Jacqueline Kellish is the public engagement coordinator at the National Humanities Center, working with the institutional advancement team and senior staff to develop and execute new public outreach initiatives. Jacqueline received a PhD in English literature from Duke University in 2020 and previously held the role of associate editor for the journal NOVEL: A Forum on Fiction. For the past three years, she has served as a curator for the Center’s Humanities Moments initiative.
Sneha Mantri, MD
Sneha Mantri is director of the Program in Medical Humanities at the Trent Center for Bioethics, Humanities & History of Medicine and assistant professor of neurology in the Duke University School of Medicine, working in the Parkinson’s Disease and Movement Disorders Center. She pursues academic interests in the imaginative formation of physicians, particularly the use of creative writing to improve physician understanding of patient experience and to mitigate physician burnout.
Her narrative medicine projects have been presented at the inaugural conference of the International Narrative Medicine Network (2013), the Innovations in Medical Education conference (2016), the annual meeting of the American Academy of Neurology (2018, 2019), and the annual conference of CHCI Health and Medical Humanities Network (2019). As a clinical movement disorders specialist, she is also involved in patient-physician communication initiatives sponsored by the Michael J. Fox Foundation and the Parkinson’s Foundation. She was a founding editor of The Intima: A Journal of Narrative Medicine, a former writer for Synapsis, and is currently working on a historical novel on the eugenics movement of the early twentieth century.
John Mckiernan-Gonzalez, PhD
John Mckiernan-González is the director of the Center for the Study of the Southwest, the Jerome and Catherine Supple Professor of Southwestern Studies, and an associate professor of history at Texas State University. His first book, Fevered Measures: Public Health and Race at the Texas-Mexico Border, 1848–1942 (Duke University Press, 2012), treats the multi-ethnic making of a U.S. medical border in the Mexico-Texas borderlands. He co-edited the volume, Precarious Prescriptions: Contested Histories of Race and Health in North America (University of Minnesota, 2013) which examines the contradictions and complexities tying medical history and communities of color together.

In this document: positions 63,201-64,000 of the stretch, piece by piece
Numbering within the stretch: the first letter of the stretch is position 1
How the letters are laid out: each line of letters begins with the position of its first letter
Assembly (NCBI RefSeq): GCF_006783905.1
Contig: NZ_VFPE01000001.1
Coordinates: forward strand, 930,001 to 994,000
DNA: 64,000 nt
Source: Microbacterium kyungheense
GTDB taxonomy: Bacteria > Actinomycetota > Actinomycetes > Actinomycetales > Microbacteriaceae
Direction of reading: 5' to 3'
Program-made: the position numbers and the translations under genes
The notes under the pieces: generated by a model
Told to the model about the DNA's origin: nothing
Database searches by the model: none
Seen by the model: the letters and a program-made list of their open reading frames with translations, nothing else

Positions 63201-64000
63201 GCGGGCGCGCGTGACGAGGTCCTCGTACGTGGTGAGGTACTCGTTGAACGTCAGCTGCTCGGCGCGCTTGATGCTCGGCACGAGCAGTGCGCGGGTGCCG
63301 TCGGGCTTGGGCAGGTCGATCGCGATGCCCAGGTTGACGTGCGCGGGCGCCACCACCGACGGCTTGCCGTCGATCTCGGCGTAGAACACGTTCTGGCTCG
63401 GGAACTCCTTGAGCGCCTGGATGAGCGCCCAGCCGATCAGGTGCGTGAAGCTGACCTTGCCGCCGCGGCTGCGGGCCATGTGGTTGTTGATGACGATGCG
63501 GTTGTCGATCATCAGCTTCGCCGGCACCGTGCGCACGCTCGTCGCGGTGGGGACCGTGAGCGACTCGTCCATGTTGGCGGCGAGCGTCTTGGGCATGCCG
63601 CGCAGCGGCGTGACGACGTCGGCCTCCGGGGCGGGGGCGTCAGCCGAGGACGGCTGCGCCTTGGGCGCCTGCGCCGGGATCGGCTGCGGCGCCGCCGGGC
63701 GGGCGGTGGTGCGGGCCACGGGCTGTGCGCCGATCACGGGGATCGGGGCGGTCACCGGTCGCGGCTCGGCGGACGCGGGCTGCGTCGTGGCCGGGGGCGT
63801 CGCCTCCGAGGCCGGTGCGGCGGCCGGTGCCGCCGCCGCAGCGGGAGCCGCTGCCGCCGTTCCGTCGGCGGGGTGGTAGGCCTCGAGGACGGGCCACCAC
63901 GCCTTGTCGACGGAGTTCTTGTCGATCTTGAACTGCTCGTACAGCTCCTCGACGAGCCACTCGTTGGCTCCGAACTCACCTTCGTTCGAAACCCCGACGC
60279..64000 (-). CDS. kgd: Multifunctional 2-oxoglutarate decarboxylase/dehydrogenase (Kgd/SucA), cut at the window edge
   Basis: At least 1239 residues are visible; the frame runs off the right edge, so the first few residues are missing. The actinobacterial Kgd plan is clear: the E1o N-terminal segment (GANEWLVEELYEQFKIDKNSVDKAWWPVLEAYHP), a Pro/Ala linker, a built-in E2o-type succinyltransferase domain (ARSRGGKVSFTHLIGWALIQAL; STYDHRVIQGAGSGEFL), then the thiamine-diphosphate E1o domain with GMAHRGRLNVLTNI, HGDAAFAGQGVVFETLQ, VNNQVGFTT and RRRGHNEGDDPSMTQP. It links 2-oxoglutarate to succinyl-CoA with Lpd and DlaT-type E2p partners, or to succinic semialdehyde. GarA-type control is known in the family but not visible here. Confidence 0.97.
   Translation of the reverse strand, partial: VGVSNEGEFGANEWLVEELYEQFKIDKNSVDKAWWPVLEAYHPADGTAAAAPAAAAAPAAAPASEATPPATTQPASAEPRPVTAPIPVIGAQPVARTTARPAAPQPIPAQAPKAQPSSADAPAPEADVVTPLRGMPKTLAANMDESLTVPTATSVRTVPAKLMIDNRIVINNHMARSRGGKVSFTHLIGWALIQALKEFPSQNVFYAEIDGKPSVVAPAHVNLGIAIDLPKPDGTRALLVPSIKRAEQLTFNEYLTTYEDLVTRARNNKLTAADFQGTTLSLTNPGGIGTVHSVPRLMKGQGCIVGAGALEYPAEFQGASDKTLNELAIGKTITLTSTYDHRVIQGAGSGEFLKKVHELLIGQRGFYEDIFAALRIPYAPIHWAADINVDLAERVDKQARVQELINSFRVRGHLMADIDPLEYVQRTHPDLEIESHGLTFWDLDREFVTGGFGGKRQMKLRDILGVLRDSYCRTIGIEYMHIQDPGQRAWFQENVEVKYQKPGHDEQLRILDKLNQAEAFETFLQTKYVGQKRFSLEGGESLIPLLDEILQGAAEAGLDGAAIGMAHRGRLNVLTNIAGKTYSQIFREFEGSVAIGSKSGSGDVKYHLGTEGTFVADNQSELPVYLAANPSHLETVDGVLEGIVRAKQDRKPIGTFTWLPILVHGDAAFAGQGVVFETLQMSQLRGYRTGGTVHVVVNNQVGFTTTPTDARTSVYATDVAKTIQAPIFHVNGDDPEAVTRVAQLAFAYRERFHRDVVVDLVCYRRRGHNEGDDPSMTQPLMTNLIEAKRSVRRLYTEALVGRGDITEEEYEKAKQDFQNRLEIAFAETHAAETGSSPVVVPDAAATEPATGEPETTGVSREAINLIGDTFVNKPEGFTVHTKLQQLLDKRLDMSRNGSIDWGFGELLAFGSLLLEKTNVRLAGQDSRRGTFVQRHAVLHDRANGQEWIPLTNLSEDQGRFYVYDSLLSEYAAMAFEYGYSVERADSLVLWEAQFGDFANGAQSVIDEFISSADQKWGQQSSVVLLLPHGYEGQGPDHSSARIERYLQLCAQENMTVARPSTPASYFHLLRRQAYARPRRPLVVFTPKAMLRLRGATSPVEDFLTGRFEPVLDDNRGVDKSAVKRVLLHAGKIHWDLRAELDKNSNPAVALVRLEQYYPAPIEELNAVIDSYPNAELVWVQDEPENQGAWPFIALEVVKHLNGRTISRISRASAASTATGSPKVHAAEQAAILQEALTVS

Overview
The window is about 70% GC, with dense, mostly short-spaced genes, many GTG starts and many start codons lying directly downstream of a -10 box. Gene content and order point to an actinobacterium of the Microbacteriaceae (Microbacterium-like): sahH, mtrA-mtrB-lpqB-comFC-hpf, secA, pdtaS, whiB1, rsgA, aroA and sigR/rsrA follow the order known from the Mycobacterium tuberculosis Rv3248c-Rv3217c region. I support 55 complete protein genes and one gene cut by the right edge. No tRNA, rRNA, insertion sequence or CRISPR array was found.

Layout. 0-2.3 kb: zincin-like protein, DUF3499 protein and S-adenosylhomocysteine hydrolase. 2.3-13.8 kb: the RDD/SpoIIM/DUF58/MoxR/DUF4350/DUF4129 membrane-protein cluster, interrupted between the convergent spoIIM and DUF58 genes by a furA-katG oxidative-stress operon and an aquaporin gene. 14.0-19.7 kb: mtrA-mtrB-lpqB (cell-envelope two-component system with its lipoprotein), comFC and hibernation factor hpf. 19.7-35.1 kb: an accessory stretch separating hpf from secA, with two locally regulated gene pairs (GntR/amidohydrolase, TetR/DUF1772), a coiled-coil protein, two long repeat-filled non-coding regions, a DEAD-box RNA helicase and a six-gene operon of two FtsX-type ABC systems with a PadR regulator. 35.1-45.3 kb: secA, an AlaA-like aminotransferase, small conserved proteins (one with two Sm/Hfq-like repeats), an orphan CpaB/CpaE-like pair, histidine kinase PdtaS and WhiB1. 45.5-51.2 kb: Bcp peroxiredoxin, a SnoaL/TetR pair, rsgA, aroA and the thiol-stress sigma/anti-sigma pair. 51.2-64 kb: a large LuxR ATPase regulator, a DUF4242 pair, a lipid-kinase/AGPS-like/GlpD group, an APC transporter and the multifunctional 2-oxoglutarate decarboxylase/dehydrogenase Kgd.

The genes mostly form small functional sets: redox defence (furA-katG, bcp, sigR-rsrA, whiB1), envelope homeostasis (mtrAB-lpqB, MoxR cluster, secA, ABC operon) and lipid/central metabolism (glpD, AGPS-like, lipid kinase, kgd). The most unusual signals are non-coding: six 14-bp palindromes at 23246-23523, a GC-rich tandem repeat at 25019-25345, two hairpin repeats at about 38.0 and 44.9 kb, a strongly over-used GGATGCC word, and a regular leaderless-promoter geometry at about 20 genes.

His broad takes on Latina/os in U.S. medical history can be found in American Latinos in the Making of the United States and in Keywords in Latina/o Studies (NYU Press, 2017). His next project, Working Conditions: Medical Authority and Latino Civil Rights tracks the changing place of medicine in Latina/o/x struggles for equality. Born in the U.S., he grew up in Colombia, Mexico, and the U.S. South and brings a migrant eye and experience to his projects in public history, medical history, and Latino studies.
Dian Million, PhD
Dian Million (Tanana Athabascan) has been teaching at the University of Washington since 2002. Million received her MA in ethnic studies in 1998 and her PhD from the University of California, Berkeley in 2004. Currently an associate professor in American Indian studies and an affiliated faculty in Canadian studies, the Comparative History of Ideas Program, and the English Department at the University of Washington, Million’s most recent research explores the politics of mental and physical health with attention to affect as it informs race, class, and gender in Indian Country. She is the author of Therapeutic Nations: Healing in an Age of Indigenous Human Rights (University of Arizona Press, Critical Issues in Indigenous Studies Series, 2013) as well as articles, chapters, and poems. Therapeutic Nations is a discussion of trauma as a political narrative in the struggle for Indigenous self-determination in an era of global neoliberalism.